I focus on the nuts and bolts of running a board meeting, which includes meeting with Michael one week before


our monthly board meetings. We prepare by me providing guidance on where the board wants more emphasis in his summary, and he, in turn, gives me a heads up on any issues. We are in constant contact outside of the board-prep meeting. I am accessible to him for whatever issue arises, problem solve with him and involve others as needed.


P.M. >> GIVE + GET

I utilize many of my professional skills in my role as board chair. Interpersonal abilities — diplomacy and mediation — are exercised, and I also weave in the fundraising skill set I have as the development officer for the college. I help Michael think through fundraising activities, such as how to present sponsorship packages.

I feel a connectedness and satisfaction for my contribution to promoting and growing the accessibility of the arts in the West Valley. I also enjoy my friendships with people on the board and working with Michael. These interpersonal relationships keep me involved and engaged.


The West Valley Arts Council has been around for over 50 years, but people still don’t know about the organization. Our challenge is getting the word out that we exist and attracting people to visit the exhibits and outdoor space at the Arts HQ Gallery in Surprise. In some respects, there is competition in society to get the arts out there. We must therefore make sure we are offering a good product and show value.

I see an opportunity right now to work with other West Valley municipalities to promote art and help cities grow. Cities want to attract companies to the West Valley by showing that quality of life exists for employees and their families, including education and a vibrant arts community. The West Valley Arts Council can be a partner with the cities in growing economic development.


I encourage everyone to find their passion and see where they can serve on boards. When you start giving back, you see issues a particular organization is helping resolve. This increases empathy, understanding and awareness of those community issues.

I recently heard the phrase, “An act of service is an act of peace.” This resonated with me because when you’re giving of yourself through service, you’re creating that space of peace. I think this is something our community members need a bit more of, and board service can do that.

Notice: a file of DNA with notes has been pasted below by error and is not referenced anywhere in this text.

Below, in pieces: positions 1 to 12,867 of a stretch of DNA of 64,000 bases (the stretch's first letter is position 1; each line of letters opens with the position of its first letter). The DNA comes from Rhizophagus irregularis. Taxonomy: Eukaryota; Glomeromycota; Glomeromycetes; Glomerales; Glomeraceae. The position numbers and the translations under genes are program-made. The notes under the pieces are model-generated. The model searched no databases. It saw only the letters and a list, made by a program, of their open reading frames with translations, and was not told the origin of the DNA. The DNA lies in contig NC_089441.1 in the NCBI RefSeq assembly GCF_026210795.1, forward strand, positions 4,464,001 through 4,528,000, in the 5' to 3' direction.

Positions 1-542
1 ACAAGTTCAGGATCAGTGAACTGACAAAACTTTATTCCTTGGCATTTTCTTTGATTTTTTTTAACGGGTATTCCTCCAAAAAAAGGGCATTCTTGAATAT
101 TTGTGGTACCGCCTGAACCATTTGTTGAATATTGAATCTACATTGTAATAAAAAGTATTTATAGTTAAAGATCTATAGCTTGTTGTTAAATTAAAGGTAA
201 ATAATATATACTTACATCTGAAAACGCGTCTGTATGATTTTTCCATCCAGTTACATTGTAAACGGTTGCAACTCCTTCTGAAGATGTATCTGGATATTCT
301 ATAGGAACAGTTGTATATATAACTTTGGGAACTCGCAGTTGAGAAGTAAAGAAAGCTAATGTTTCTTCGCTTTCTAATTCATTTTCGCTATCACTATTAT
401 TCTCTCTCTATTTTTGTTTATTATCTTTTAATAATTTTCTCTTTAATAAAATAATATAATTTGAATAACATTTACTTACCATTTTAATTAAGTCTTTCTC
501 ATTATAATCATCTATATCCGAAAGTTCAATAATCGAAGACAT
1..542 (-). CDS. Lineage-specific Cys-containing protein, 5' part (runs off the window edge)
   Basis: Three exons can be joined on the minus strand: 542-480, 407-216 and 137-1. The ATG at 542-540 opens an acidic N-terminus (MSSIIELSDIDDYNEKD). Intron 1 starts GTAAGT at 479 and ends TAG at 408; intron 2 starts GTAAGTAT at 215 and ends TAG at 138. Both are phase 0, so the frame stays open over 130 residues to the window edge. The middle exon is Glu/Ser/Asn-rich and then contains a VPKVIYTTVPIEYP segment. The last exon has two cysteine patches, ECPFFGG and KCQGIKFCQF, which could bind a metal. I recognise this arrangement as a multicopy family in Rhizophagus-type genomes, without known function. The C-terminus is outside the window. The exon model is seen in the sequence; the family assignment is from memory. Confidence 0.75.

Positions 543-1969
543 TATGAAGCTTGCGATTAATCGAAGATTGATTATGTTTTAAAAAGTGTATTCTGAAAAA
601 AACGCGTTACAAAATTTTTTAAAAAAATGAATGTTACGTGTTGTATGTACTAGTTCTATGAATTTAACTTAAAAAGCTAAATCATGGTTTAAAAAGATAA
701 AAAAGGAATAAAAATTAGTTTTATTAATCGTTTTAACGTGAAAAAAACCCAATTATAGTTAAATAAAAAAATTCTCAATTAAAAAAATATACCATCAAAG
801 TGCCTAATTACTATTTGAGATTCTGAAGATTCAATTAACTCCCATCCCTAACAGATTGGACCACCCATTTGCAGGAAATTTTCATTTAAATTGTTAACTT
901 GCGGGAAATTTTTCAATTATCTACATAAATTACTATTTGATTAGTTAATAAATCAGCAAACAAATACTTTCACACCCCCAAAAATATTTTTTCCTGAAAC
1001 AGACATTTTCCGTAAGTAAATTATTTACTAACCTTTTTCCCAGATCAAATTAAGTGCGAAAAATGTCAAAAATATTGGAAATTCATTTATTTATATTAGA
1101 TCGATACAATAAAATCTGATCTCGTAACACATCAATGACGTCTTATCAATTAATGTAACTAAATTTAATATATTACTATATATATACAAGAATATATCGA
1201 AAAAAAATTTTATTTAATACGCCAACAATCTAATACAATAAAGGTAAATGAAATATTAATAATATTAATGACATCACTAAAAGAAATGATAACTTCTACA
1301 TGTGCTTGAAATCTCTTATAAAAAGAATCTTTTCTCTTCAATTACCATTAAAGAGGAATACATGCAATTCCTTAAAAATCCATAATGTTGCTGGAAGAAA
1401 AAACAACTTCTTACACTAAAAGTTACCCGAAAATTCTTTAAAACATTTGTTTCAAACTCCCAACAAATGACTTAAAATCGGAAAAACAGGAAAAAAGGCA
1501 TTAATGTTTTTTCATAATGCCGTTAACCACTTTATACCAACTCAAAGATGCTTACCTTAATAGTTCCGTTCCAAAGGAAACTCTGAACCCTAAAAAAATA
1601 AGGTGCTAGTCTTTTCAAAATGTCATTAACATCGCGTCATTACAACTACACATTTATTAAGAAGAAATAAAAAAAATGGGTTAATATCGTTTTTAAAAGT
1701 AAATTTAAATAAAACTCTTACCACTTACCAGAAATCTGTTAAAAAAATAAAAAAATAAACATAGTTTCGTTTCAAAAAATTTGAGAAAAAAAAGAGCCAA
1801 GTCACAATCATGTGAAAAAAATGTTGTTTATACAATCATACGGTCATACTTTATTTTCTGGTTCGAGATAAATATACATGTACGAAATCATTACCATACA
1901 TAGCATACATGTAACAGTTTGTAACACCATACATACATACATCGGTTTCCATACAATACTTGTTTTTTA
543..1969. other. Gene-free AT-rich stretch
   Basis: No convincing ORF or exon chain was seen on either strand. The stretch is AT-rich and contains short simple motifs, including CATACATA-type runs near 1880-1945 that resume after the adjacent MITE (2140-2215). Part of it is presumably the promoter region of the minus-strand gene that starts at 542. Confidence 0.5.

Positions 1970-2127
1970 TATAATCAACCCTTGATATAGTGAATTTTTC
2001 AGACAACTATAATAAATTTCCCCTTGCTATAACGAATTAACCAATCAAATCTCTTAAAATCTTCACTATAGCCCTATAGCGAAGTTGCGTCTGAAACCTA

To learn more, go to

Students of the Gallery 37 program stand next to their newly revealed public work, “Gabion Cactus,” which is located in Goodyear and completed in fall 2022. WVAC board chair Jonathan Robles (back) attends a private reception and tour for Estrella Mountain Community College staff hosted by local artist Edgard Fernandez (front).

Celebrating 25 years of enriching community life

This year, the Nina Mason Pulliam Charitable Trust is celebrating 25 years of community grantmaking in Arizona and Indiana. To honor Mrs. Pulliam’s legacy of giving, the Trust continues to support the Heard Museum to enrich Arizona community life.

Enchanted by Native American art and culture, Mrs. Pulliam was a lifelong supporter and board member at the Heard Museum in Phoenix. Since its founding in 1929, the museum has become internationally recognized for presenting the first-person stories of Native American people as well as the quality of its collections, exhibitions, and educational programming. The museum regularly collaborates with Native American artists and tribal communities to provide visitors with a distinctive perspective about the art and lives of Native people.

Learn more about the Heard Museum at

Away From Home is one of the Heard’s longest running exhibits as well as the first museum exhibit to tell the stories of Native American boarding schools from the perspectives of Native people. PHOTO COURTESY OF THE HEARD MUSEUM

Ginger Clayton, CEO, Elontec


Melody Lewis, Owner & Founder, Indigenous Community Collaborative

Jen Scrivner, Chief Operating Officer, Goodmans


Tara Jackson, President, Arizona Town Hall

Jeri Royce, President & CEO, Advance Community

Lorraine Tallman, Founder & CEO, Amanda Hope Rainbow Angels


Kristen Shroyer, Co-Founder & Chief Impact Officer, ONEHOPE

Ashlee Atkins, Diversity Manager, ASU Enterprise Partners

Naquana Borrero, CFRE, Director of Development and Communications, Jazz in Arizona/ The Nash, and Proprietor & Principal Consultant, Bella Vita Consulting Group

Heather Vana, Senior Director of External Communications, Avnet

Dawn Trapp, Chief Executive Officer, Civitan Foundation, Inc.